The following table shows the results of the primary endpoint of a study of a new treatment for asthma, “Micoffstop”. Patients were recruited in a tertiary referral hospital after Intensive Care Unit admission.

If the same treatment and endpoint was used in a trial in a group of patients with non-ICU hospital admission for asthma, which of these measures of treatment effect is most likely to remain approximately the same?

A. Absolute risk reduction.
B. Cost-benefit analysis.
C. Number needed to treat.
D. Relative risk reduction.
E. Risk-benefit analysis.

9

You admit an eight-year-old girl to the Intensive Care Unit with septic shock. A randomised controlled trial recently showed that a new drug reduces mortality. In the study, 33 of 110 control patients (30%) died, compared to 30 of 120 (25%) in the treatment group. It costs $2,000 per treatment course. In order to save one life using this new drug, about how much would your hospital have to spend?

A. $2,500
B. $40,000
C. $50,000
D. $60,000
E. $66,000

Answer B. $40,000

NNT = 1/ARR

ARR = CER- EER

CER = 30% (30/100)

EER = 25% (25/100)

ARR = 30/100 - 25/100 = 5/100

NNT = 1/5/100 = 100/5 = 20

Each treatment costs $2000 so NNT x $2000 = $40,000

10

A test has a sensitivity of 95% and a specificity of 90%. It is used to screen the general population for a condition that has a prevalence of 1 in 100,000.
What will the positive predictive value be nearest to?

A. 0.01%.
B. 0.05%.
C. 0.1%.
D. 0.5%.
E. 1%.

11

The principle of informed consent relates to which ethical standard?

A. Autonomy.
B. Beneficence.
C. Justice.
D. Non-maleficence.
E. Privacy.

Answer A. Autonomy

  • Autonomy - Patients right to choose or refuse treatment
  • Beneficence - Taking actions that serve the best interests of the patient
  • Justice - fairness and equality of treatment
  • Non-maleficence - First, do no harm

 

12

Serum IgA antigliadin antibody testing is used to screen for coeliac disease in 1000 otherwise healthy relatives of patients with the condition. The test results are shown below.

The positive predictive value of the test is calculated as:

A. 120 / 880 = 14%.
B. 160 / 1000 = 16%.
C. 100 / 160 = 63%.
D. 120 / 160 = 75%.
E. 100 / 120 = 83%. 

Answer C. 100/160
PPV = a/a+b

13

Which one of the following steps in the design of a clinical trial of a new therapeutic agent most reduces the chance of a type II error?

A. Blinded assessment of outcomes.
B. Intention to treat analysis.
C. Random allocation.
D. Sample size calculation.
E. Stratification of major risk factors. 

Answer D. Sample size calculation.

Increasing sample size reduces the number of false negatives.

Type I Error - False positive

Type II Error - False negative

14

The impact of an intervention in clinical trials and in systematic reviews can be expressed in a number of ways.  One increasingly used format is the number needed to treat (NNT) which indicates how many patients have to be treated with the intervention of interest compared to the control intervention in order to achieve one successful outcome.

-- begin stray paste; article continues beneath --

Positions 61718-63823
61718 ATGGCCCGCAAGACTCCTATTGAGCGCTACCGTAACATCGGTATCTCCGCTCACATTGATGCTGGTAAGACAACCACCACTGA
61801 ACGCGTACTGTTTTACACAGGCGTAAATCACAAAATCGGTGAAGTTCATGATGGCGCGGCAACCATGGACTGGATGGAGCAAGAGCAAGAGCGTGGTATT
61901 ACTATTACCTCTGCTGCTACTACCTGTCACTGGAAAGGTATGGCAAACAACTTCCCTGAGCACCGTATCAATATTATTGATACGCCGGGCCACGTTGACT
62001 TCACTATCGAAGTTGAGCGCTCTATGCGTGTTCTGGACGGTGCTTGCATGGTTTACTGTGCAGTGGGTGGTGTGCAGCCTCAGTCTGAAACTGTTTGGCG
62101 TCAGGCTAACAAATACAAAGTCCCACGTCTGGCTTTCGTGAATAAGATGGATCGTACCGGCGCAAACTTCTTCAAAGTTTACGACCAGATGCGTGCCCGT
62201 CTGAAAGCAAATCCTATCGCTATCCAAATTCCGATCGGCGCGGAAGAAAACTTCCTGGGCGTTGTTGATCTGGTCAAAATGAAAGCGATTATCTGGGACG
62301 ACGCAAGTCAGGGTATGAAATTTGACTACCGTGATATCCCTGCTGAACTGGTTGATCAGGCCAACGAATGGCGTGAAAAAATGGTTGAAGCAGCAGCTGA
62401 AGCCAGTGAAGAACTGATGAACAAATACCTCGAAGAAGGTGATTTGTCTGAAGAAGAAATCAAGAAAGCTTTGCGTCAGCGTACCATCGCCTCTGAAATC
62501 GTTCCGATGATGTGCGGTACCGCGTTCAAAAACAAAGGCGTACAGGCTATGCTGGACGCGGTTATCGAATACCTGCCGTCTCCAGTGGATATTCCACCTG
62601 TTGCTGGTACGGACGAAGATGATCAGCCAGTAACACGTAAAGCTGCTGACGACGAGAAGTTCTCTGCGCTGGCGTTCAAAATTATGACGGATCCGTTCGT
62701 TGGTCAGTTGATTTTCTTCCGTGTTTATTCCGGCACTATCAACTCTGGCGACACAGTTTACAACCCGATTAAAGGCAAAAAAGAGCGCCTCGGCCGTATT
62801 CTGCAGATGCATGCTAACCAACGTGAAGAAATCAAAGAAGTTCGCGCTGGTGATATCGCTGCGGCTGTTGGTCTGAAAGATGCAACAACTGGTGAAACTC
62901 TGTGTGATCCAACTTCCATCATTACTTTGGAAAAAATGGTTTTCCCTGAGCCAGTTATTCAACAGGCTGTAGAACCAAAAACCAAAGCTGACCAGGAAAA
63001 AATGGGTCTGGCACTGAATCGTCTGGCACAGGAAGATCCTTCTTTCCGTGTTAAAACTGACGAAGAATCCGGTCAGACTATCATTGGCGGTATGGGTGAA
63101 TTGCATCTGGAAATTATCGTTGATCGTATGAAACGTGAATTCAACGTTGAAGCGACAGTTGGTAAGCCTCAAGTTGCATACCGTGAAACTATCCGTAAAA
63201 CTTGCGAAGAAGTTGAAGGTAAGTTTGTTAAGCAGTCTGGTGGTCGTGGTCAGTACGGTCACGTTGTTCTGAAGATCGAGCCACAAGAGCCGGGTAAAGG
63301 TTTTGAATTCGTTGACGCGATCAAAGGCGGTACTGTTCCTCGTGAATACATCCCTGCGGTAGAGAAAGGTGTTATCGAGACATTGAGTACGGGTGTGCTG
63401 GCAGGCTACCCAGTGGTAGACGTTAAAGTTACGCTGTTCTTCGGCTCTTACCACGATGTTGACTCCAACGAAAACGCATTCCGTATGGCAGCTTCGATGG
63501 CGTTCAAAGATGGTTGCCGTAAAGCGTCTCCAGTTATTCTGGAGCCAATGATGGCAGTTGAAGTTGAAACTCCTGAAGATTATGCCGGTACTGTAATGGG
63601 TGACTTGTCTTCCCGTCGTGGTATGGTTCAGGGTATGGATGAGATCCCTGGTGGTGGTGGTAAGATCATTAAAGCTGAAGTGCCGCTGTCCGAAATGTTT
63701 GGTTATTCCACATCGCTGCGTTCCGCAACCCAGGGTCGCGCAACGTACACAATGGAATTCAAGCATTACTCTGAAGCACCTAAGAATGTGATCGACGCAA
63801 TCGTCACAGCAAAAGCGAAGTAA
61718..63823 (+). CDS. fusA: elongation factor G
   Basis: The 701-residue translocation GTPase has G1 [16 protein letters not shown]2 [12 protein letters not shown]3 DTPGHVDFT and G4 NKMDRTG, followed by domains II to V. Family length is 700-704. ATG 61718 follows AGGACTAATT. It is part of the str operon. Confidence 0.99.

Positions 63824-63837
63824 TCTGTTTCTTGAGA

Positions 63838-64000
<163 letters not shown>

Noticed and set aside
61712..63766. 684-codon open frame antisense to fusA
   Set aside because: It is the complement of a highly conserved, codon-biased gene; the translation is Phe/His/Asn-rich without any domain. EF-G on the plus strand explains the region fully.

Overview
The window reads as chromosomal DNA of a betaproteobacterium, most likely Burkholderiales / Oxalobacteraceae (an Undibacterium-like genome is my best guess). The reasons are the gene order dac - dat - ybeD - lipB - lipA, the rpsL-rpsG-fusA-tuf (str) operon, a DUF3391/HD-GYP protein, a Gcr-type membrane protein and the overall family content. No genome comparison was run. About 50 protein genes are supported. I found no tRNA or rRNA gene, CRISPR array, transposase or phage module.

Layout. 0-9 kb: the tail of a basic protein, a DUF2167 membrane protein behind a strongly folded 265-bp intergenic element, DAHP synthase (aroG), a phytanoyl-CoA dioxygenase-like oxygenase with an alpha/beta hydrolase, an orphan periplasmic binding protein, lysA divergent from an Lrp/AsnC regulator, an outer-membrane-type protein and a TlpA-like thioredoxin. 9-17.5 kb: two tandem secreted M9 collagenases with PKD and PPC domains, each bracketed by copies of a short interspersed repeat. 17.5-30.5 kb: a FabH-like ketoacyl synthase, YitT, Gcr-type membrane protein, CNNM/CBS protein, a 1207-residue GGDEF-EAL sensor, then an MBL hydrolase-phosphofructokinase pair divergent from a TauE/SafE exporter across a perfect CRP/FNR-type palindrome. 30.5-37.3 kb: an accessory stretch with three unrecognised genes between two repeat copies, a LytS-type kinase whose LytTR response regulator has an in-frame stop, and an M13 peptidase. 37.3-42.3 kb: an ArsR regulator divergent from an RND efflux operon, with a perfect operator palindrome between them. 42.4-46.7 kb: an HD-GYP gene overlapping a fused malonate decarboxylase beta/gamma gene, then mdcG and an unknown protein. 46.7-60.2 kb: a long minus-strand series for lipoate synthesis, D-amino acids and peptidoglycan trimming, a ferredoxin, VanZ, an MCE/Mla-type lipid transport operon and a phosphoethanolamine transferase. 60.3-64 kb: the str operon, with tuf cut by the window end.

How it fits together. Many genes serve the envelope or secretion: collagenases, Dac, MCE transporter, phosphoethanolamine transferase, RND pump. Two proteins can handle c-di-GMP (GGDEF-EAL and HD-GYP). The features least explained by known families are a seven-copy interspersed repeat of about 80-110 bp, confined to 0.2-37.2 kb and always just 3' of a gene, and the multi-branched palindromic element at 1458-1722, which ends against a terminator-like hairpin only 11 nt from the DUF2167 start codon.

In a systematic review of optimal home-management for asthma, the intervention was found to produce a 50% reduction in hospitalisation for asthma.  Approximately 10% of patients in the control group required hospitalisation compared to approximately 5% of those who received optimal home-management.

Which one of the following is the best estimate of the NNT for this intervention?

A. 2.
B. 5.
C. 10.
D. 20.
E. 50.

Answer D. 20

NNT = 1/ARR
ARR = CER-EER
CER = 10% (=10/100)
EER = 5% (=5/100)

ARR = 10/100 - 5/100
= 5/100 = 1/20
NNT = 1/ARR = 1/1/20 = 20/1 =20

15

From around what age can most children demonstrate a capacity to comprehend and offer an informed assent to medical procedures and medications that involve potentially lethal side effects?

A. 7-8 years.
B.  9-10 years.
C. 11-12 years.
D. 13-14 years.
E. 15-16 years. 

Answer C. 11-12 years

16

To minimise the risk of human immunodeficiency virus (HIV) transmission by blood transfusion, which of the following is the most important property of a blood screening test?

A. Accuracy.
B. Positive likelihood ratio.
C. Positive predictive value.
D. Sensitivity.
E. Specificity. 

Answer D. Sensitivity

"A negative test rules it out"

17

A disease has an annual incidence of 15 cases per 100,000.  The mean survival after diagnosis is five years.

What is the best estimate of the prevalence of this disorder?

A. 3 per 100,000.
B. 15 per 100,000.
C. 30 per 100,000.
D. 45 per 100,000.
E. 75 per 100,000.

Answer E. 75 per 100,000

15 cases per year, so including current year and previous four years, 75 current cases out of 100,000.

18

The need for informed consent before enrolling a patient in a clinical trial investigating a novel treatment is primarily based on the principle of:
A. autonomy.
B. beneficence.
C. justice.
D. nonmaleficence.
E. risk management. 

Answer A. autonomy.

19

Which one of the following steps in the design of a clinical trial of a new therapeutic agent most reduces the chance of a type II error?

A. Blinded assessment of outcomes.
B. Intention to treat analysis.
C. Random allocation.
D. Sample size calculation.
E. Stratification of major risk factors. 

Answer D. Sample size calculation.

Increasing sample size decreases type II (false negative) errors.

20

A new diagnostic test for a certain disease has been evaluated. Compared with the definitive diagnostic standard, this test has a sensitivity of 100% and a specificity of 95%. The prevalence of the disorder in the population to be tested is 0.1%.

What is the best estimate of the positive predictive value of the new test?
A. <1%.
B. 2%.
C. 5%.
D. 10%.
E. 25%.

Answer B. 2%

Prevalence is 0.1%, ie. 0.1 in 100, or 1 in 1000.

To use the percentages given (sensitivity 100%), a=100, c=0, b = 5000 and d = 95000 to make a total of 100000 subjects. 

a/a+b = 100/5100 = 1/51 = (1/50 to make calculation easier) = .02

To make this a percentage, multiply by 100 = 2%